The problem started in 1e Unearthed Arcana. Fighters post UA were dishing about twice as much damage at a given level as the game had been built around, but even before UA AD&D had a problem that almost everything in the game was a glass cannon capable of dishing out far more damage than it could take. I used to joke that the initiative roll was the mid-game of AD&D combat, and that round 1 was the end game. Any monster that went last in the round would never get an attack off.

    Still there are a variety of things you could do about that. The most important is to not put your fights in 'tournament spaces'. Instead of arenas with flat floors, you put the fight where the PCs are at a disadvantage of some sort. And you use the sort of monsters that can actually manage to challenge PCs. You can also tweak monsters from the MM's a bit and end up with good challenges, which works well in any edition. For example, taking a standard Ogre and giving it better than normal equipment like plate mail and a two-handed sword can on its own make an encounter much more challenging. I wrote a short guide.

    I left AD&D in the early 90's, frustrated by the amount of rules and changes that I felt at the time I'd need to make to get the game to work. In many ways, it's a terrible game. In many ways it's brilliant. I get occasionally struck by nostalgia for the game, and want to run it with the knowledge I've accumulated since the time I left it.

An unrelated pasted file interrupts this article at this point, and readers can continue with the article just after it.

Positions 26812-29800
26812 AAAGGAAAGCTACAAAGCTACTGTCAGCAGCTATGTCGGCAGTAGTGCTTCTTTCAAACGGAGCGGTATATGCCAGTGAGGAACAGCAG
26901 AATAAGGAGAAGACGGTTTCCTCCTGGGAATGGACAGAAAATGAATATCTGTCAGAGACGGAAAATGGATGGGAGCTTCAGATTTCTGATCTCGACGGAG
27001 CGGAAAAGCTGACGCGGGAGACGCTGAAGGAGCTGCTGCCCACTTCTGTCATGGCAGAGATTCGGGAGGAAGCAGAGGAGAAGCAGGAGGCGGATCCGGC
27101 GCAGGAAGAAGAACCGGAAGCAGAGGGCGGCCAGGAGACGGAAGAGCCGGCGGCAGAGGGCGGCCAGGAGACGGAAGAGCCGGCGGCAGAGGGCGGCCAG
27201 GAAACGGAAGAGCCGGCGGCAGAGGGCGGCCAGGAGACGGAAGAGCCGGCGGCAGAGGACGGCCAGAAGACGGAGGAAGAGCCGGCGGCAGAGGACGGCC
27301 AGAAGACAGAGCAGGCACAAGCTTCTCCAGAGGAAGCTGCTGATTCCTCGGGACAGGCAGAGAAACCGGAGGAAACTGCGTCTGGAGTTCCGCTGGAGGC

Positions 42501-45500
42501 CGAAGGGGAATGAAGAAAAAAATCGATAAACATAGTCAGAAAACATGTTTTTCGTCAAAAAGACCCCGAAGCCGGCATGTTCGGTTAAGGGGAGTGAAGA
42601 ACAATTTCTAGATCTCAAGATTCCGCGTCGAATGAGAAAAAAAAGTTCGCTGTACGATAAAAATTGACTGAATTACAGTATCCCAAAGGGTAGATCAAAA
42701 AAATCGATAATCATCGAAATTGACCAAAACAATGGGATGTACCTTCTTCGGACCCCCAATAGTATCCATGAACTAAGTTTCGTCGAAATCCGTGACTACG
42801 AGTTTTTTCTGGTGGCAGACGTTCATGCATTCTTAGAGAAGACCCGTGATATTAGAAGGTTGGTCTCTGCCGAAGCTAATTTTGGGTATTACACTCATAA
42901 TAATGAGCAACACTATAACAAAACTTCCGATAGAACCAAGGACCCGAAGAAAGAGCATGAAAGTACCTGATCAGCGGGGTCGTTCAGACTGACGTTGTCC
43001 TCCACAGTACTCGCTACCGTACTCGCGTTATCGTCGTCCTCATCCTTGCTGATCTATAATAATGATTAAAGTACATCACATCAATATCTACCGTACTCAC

We didn't allow UA stuff for the most part.

  8. #268
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    Quote Originally Posted by Lanefan View Post
    Yeah, a swarm of wraiths could really mess up your day.

    In fairness, 1e did generally assume a larger party size: parties of 6-9 PCs were commonplace. Most 0e-1e modules were written with this kind of party size in mind - check their intro notes and you'll see.

    It wasn't until 3e that the party of 4 PCs became the standard.
    Well, my example was for 4. If you're at 6-9 we up the number of dragons and treasure is all. The math still works out the same as far as XP from monsters vs. XP from treasure.

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    Quote Originally Posted by Maxperson View Post
    A bag of holding or four. It's not as if most of that didn't come from gems, jewelry and platinum anyway. One of the largest bags of holding could hold 150k of the 250k with 1000 pounds left over.



    Death? Energy Drain? Save or die sucked and was all over the place with poison, and energy drain was hell. It had no save and you never got back all of your experience, even if you were lucky enough to be drained within a day of someone who could cast restoration. And you started encountering a lot of energy drain undead well before the party could cast restoration itself, assuming your cleric wasn't also drained.



    Sure, if it just hung out on the ground ready to duke it out. Played intelligently, that dragon would destroy a 9th level party. I also like how you made it a party of 6-9 NPCs, rather than the typical 4. Double the party size and you double the monsters. So 8 PCs against a pair or three of ancient red dragons.
    See this is why I have such a hard time taking you seriously @Maxperson. You obviously never played adnd. 6-9 pcs was the standard group. Four pcs is a 3e thing.

  10. #270
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    Why are we okay with violence in RPGs?

    Whoops double post. My bad.
    Last edited by Hussar; Wednesday, 19th June, 2019 at 04:41 AM.